The general nature of the enquiry that lies before us is now becoming apparent. The one-week relations, which we were discussing in the last chapter, determine the course of the model in week T, when everything that has happened before week T is taken as given. Having determined the course in week T, we can then proceed to week T + 1, applying similar relations, but with the performance of week T now forming part of the past. And so on, and so on. The path of the economy, over any number of successive weeks, can thus be determined.
Any of the determining elements—technology, consumption propensities and so on—may of course be changing from week to week; but we shall make most progress in understanding the working of the system if we keep these determining elements constant, in some sense or other. For it will be a path that is constructed on this plan which will best exhibit the short-run and long-run effects of a particular cause. Such a path will begin from an initial position that is taken as a datum; its course, near the beginning, and perhaps long after, will be deeply affected by the nature of the initial position from which it has started. It is however possible (though, as we shall see, far from certain) that a point will finally be reached when the particular characteristics of the initial position cease to have much effect upon the path—when it comes to be determined (at least in some respects) by the current determining elements only. If this happens we may say that the model has reached a steady state.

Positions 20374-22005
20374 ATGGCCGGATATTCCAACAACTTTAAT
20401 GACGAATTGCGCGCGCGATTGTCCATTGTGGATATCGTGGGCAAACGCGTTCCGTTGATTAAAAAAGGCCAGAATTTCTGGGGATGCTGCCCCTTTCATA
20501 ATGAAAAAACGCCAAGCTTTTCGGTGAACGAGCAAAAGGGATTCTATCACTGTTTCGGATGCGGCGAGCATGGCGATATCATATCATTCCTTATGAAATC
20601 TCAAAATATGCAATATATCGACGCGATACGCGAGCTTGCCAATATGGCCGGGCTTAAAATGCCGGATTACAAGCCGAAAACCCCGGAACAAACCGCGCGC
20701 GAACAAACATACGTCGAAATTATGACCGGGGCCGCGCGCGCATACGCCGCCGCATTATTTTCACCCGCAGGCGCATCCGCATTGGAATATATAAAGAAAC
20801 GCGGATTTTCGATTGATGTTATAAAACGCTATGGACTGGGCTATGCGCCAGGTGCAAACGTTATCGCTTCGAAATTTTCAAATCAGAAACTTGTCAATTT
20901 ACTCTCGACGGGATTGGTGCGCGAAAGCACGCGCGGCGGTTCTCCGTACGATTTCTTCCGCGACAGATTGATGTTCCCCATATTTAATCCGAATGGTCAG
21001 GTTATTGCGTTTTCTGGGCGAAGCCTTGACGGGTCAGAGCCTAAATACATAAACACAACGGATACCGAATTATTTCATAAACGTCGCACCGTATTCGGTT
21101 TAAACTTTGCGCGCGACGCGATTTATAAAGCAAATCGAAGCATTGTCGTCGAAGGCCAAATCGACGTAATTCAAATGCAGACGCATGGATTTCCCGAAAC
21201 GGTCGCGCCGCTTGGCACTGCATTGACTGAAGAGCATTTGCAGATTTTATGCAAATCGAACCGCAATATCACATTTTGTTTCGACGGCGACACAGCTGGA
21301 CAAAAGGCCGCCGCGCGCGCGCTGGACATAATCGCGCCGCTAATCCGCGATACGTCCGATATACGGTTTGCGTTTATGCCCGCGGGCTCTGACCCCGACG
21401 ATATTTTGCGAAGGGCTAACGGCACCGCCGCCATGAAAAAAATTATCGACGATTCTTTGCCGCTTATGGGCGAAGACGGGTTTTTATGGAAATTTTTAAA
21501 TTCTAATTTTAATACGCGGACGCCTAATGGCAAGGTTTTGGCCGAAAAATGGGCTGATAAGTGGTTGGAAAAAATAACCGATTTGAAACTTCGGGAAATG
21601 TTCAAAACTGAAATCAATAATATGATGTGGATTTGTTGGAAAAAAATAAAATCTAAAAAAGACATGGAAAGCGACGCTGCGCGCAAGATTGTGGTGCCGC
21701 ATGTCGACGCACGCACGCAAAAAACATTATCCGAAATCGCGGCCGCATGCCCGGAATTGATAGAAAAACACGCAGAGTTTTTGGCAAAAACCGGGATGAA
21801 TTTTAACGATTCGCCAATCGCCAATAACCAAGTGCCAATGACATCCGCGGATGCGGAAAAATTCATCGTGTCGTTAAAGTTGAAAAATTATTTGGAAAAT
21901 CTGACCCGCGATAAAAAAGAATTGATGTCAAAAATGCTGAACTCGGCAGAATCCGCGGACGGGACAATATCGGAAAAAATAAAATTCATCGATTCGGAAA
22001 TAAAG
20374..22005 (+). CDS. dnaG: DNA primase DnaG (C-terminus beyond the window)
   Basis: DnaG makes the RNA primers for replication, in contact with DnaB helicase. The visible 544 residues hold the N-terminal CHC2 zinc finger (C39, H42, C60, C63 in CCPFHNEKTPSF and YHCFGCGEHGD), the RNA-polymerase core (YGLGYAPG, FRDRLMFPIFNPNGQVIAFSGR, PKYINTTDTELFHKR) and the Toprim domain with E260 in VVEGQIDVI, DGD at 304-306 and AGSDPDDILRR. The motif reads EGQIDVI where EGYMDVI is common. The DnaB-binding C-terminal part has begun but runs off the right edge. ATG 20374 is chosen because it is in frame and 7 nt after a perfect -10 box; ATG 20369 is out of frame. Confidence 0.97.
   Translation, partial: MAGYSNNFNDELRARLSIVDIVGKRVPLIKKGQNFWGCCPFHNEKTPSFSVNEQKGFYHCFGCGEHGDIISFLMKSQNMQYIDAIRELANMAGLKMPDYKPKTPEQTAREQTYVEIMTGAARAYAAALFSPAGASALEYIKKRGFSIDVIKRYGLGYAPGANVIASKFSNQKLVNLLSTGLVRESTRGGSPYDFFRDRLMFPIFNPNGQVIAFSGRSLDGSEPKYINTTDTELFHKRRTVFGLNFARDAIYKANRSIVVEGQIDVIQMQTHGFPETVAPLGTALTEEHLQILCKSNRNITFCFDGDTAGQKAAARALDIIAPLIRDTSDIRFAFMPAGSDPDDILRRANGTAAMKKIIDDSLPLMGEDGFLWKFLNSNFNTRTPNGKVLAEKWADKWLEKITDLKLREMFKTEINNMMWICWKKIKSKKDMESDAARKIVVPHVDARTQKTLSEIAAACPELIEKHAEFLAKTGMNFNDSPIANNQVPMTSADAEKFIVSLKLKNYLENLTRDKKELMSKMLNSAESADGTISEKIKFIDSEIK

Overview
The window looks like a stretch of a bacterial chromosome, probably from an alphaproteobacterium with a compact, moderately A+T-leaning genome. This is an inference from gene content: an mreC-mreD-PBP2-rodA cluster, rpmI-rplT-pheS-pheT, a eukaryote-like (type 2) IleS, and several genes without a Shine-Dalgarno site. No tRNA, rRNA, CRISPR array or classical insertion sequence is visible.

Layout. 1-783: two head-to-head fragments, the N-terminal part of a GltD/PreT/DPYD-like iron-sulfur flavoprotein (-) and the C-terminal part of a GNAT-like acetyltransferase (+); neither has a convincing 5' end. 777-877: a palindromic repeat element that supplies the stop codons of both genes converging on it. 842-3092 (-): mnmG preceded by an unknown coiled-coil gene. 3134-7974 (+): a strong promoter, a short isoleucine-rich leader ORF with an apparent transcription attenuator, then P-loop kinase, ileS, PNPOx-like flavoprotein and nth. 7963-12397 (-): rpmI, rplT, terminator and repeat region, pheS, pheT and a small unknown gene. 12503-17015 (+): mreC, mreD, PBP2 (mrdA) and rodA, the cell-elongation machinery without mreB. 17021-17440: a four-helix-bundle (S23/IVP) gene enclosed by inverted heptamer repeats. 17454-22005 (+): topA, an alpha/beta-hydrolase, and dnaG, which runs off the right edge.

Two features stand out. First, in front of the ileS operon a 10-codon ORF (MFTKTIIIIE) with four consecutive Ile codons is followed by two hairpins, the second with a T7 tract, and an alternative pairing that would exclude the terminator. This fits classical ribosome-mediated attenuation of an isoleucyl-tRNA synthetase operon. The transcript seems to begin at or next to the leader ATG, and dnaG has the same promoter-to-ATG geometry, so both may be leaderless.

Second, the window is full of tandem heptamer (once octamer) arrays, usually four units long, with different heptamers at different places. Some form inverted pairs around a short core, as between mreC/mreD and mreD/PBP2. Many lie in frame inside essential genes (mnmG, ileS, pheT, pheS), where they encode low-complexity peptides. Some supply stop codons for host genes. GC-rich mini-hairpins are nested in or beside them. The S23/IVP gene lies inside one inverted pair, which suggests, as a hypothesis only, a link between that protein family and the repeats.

A simple (but important) example of this proceeding is to be found in the application to the Fixwage economy, previously discussed. Suppose that a new technique, more profitable than any previously available, is introduced at time 0, when the sequence starts; but, during the period to be considered, there is no further 'invention'. All processes started after time 0 will use this 'modern' technique; but in the initial position there will still be old processes, using techniques that have become obsolescent, that are uncompleted. Gradually, as time goes on, these